9. Neoclassical Economics ignores perpetual increasing scale.
As a result of perpetual exponential growth, institutions in the system continually get bigger and bigger. We saw this as the economic system made towns, counties, and states irrelevant through the last century, and we are now seeing it as mega banks and corporations are now making national governments irrelevant. People are now living as tiny cogs in a machine of incomprehensible scale. Everything in life has been monetized, so things that don’t generate bank credit get devalued (spirituality, psychology, rest, joy, play, etc).
10. Neoclassical Economics ignores perpetual increasing velocity.
Another problem from exponential growth is perpetually increasing velocity. The system has to chug faster and harder as it continues to grow. This means human life has to chug faster and harder. The most obvious manifestation of this is the endless, hectic commutes every morning to jobs we despise. We feel frustration, sometimes rage, toward our fellow commuters. That is just one small example of how systemic velocity affects the human spirit.
Reblogged this on Representing the Mambo and commented:
Another good piece from Think Left. On the day that the story broke that Osborne is planning to abolish the 50p tax rate, it’s a timely reminder that the economic foundations that the economic case of the right are built on are a mixture of sand and shit. Of course it’s nice knowing you are right, but even better would be having the power to stop them and try something else……….
I thought so too 🙂 The small ‘p’ political risk that Osborne is taking in abolishing the 50% tax rate, is yet another piece of evidence that this is a ‘wrecking’ government uninhibited by any concern about re-election. The only focus is dismantling the welfare state for the benefit of the transnational corporations; privatising the NHS, reducing wages/pensions, debilitating education for the masses, and slashing back any sort of safety net for the unemployed, elderly, sick or disabled. In fact, it is a possibility that the upheaval in the UK, socially and economically, will be used in 2015 to justify abolishing a GE in order to maintain ‘stability’ 😦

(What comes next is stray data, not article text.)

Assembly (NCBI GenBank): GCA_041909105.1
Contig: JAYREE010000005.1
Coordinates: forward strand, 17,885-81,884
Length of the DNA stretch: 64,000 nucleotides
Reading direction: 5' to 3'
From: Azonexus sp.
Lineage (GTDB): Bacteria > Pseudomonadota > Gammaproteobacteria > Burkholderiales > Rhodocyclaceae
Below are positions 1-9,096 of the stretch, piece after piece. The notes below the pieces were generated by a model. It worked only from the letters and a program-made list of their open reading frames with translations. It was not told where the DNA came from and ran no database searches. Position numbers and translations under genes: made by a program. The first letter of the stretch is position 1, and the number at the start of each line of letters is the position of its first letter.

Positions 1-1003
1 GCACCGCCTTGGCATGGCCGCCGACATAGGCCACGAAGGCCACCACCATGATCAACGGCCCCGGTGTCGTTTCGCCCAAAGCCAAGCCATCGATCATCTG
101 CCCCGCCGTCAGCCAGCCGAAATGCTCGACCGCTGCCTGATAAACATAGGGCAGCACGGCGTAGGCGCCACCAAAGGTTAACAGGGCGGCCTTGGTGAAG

It’s no wonder they call it the “Bond Market”, as it buys and sells our bondage as a commodity. Another good piece, which I’ve shared.
Good point Chris .. another piece in the neofeudal picture. Michael Meacher identifies still more ‘economic madness’ which makes perfect sense in terms of these policies actually being intended to restore the social and economic relations between citizen and state back to the 1430s.
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we need government that will take control, for the people – not merely be pawns to the “needs” of corporate conglomerates. Governments set the rules by which we all have to live. We need a government that can change the “game board”, to turn around the corporations, so that they once again serve their customers, rather then exploit their slaves – we the people! (us voters)
The stock markets need changing – eg, no more shorting, or other malicious manipulations
Shares need changing – eg, no more quick CEO profits by ramping share values
Corporation taxation needs changing – to factor in the social costs that the largest corporations impress on society
I need to learn a lot more about macro-economics and financial markets, so I don’t come across as so much of a naive idealist 😉
great write – thanks
Agreed and thanks .. you might want to check out Modern monetary theory for macroeconomics 🙂